No matter how hard you try or how much you spend, you will never create a great employee experience until you build an excellent manager experience.
We’ve been following Gartner’s work in the manager experience since they published the research report, “The State of the American Manager”.
In their findings, we learned that:
- “… the manager accounts for 70% of the variance in employee engagement.”
- “Organizations fail to choose the candidate with the right talent for the manager job 82% of the time.”
- Yet, companies all over the world try to fix bad managers with training.
As the data shows, it’s never going to work.
The Impact of Manager Experience on Employee Experience
Managers shape the employee experience in every phase of the employee life cycle.
- The quality of the manager is a top factor in attracting talent.
- Managers who take an active role in onboarding improve employee perception of the experience by a factor of 2.5x.
- Managers are responsible for 70% of the variance in employee engagement.
- Only two in 10 employees strongly agree that performance management motivates them to do outstanding work.
- Only 51% of employees leaving their jobs had a conversation about their engagement, development, or future in the prior three months.
Eventually, managers who don’t do a good job at every step of the employee journey will cause your company to lose good people to its competitors.
What L&D Can Do About Manager Experience
It may challenge you to think that you can influence a process you don’t control.
Nevertheless, you can have an impact if you take the right approach. You have much influence on what people learn.
To see what you can do, Let’s ask a few questions about the manager experience.
Hiring and Promoting Managers
As we have seen, Gallup’s research shows that most companies aren’t taking seriously the advice to stop promoting people on the basis of loyalty or performance as an individual contributor.
Getting old habits to change requires a culture change.
Try to find a chance to start an organization-wide discussion, led by HR.
You may find support in the frequency of manager failures or changes in performance for teams or group.
In other words, you will need to analyze data to back up your story.
To begin with, it’s a starting point in the journey to becoming a data-driven organization.
To that end, let’s ask ourselves some questions about predictive analytics in your organization.
- Do you promote people analytics in your course offerings?
- Are your course offerings in analytics limited to only analytics teams, or do you have learning paths for HR, managers, and executives?
- Do your executives, managers, and recruiters understand the value of predictive analytics in candidate selection?
Although you’re not “driving the bus,” you can tune up the engine.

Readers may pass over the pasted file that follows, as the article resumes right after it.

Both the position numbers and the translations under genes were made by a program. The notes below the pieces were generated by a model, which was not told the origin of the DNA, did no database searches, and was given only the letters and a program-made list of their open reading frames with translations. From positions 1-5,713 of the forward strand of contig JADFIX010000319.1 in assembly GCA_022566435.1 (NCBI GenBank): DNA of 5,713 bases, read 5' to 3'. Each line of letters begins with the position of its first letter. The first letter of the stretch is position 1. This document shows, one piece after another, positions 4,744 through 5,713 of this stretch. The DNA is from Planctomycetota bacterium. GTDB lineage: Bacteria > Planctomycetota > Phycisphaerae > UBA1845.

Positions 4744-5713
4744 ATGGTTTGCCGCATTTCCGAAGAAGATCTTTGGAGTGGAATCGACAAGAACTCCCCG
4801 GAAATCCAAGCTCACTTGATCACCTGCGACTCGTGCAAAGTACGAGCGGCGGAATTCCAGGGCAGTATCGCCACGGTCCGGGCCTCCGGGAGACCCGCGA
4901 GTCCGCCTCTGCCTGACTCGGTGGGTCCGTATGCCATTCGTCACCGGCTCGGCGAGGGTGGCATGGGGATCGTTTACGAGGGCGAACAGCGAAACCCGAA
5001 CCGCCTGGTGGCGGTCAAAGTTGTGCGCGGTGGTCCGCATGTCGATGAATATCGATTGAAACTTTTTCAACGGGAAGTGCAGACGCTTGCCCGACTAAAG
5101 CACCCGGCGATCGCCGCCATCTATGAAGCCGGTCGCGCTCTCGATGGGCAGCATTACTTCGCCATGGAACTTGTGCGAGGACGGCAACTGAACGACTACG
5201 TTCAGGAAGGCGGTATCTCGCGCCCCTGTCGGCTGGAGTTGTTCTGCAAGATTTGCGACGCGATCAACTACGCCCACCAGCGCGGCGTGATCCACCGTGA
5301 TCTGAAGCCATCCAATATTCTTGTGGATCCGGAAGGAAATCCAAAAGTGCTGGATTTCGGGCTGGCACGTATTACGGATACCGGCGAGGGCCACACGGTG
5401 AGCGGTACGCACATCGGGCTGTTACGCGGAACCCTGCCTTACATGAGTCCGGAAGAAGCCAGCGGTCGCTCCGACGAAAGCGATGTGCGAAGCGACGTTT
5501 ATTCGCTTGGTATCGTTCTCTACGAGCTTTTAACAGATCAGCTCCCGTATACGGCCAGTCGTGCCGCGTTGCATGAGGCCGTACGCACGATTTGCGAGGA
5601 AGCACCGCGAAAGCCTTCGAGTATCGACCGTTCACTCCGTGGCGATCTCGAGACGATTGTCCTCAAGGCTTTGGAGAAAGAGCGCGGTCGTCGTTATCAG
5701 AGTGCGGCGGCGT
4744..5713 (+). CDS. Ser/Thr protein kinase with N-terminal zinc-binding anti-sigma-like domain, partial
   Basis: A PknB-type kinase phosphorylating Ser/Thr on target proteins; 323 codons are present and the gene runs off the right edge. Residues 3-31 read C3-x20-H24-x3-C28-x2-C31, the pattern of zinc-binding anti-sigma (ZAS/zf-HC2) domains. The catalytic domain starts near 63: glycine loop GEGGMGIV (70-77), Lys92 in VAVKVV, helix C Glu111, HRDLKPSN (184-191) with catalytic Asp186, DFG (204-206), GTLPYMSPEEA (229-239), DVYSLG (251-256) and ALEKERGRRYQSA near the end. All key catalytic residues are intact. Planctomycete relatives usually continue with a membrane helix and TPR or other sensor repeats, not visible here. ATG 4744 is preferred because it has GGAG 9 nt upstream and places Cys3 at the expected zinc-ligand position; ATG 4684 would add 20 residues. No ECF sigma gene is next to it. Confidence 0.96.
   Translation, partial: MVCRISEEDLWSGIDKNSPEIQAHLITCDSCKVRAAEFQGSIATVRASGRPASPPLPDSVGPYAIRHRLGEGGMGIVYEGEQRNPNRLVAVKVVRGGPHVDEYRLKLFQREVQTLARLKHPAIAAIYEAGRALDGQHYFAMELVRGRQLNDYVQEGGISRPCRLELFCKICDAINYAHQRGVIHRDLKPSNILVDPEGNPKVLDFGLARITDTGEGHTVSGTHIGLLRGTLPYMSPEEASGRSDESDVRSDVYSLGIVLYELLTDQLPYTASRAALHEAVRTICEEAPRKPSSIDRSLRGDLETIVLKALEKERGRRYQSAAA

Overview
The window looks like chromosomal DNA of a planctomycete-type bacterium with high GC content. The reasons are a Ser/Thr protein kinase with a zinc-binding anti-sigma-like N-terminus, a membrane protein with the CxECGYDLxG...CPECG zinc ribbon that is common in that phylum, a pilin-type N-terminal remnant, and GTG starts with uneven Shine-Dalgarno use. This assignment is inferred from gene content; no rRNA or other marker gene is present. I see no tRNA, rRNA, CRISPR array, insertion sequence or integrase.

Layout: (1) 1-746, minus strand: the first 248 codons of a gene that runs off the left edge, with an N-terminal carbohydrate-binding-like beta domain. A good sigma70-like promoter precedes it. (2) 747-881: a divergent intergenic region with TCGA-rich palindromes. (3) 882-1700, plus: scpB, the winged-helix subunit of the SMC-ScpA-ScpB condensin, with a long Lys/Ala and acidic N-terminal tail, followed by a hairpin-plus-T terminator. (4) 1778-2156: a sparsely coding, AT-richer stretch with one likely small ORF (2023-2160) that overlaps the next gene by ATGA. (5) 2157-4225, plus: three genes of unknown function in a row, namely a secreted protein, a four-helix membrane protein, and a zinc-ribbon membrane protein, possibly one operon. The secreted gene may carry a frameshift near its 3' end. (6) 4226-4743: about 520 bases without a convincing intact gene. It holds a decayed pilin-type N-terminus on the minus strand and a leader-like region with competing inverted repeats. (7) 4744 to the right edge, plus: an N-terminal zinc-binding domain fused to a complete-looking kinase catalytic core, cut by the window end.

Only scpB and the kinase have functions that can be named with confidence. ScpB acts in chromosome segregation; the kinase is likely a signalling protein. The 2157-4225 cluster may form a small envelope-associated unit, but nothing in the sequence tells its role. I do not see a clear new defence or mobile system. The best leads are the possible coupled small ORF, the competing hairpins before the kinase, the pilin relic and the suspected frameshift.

Too many organizations show managers the administrative nuts and bolts and expecting them to learn the “people stuff” by assimilation.
Managers are more or less left to fail or succeed on their own.
Still, you can have a significant influence on their approach to the job.
- Is your manager training “one and done,” or do you have an ongoing learning path of in-depth leadership development?
- Does each manager have specific learning objectives for the first 18 months on the job?
- Does each manager have a mentor? Is it a requirement?
Engaged managers have a significant impact on employee productivity.
For one thing, they can succeed if they are accountable for the performance of their people and have a support team in place to help them do that.
- Do you have an ongoing program of personal development, or is training only focused on managing others?
- Does every manager have a mentor and coach?
- Have you shown your executives the ROI of leadership development?
Modern learning technology has the potential to give managers all the tools they need to encourage their people to learn and grow. The satisfaction they gain from that experience will provide them with a boost, as well.
So, if your learning platform doesn’t provide these services, we recommend you consider a change.
Your managers are closest to their employees and need the opportunity to understand what their people want to learn and achieve.
Tools we think are essential include:
- Visibility into career paths in the employee’s job group and adjacent job groups with related skill requirements.
- Ability to use career paths that may be unrelated to the current role.
- A learning dashboard for the manager’s teams and direct reports gives a comprehensive view of each learner’s goals and progress.
- The ability to assign required training and track its completion.
- Online coaching and development tools that help the manager prepare for discussions.
- Accountability tools that track whether development and feedback discussions are progressing on schedule.
- A social learning platform that encourages peer-to-peer and manager-to-peer connections.
Your tools shouldn’t force them to manipulate data tables or spreadsheets.
In other words, every minute they spend analyzing and formatting data could be better spent.
Start a Fresh Conversation
We hope what we have presented here will get you thinking about using your tools and influence to build a better manager experience.
In the final analysis, what you do can have a profound effect on your organization.
Pixentia is a full-service technology company dedicated to helping clients solve business problems, improve the capability of their people, and achieve better results.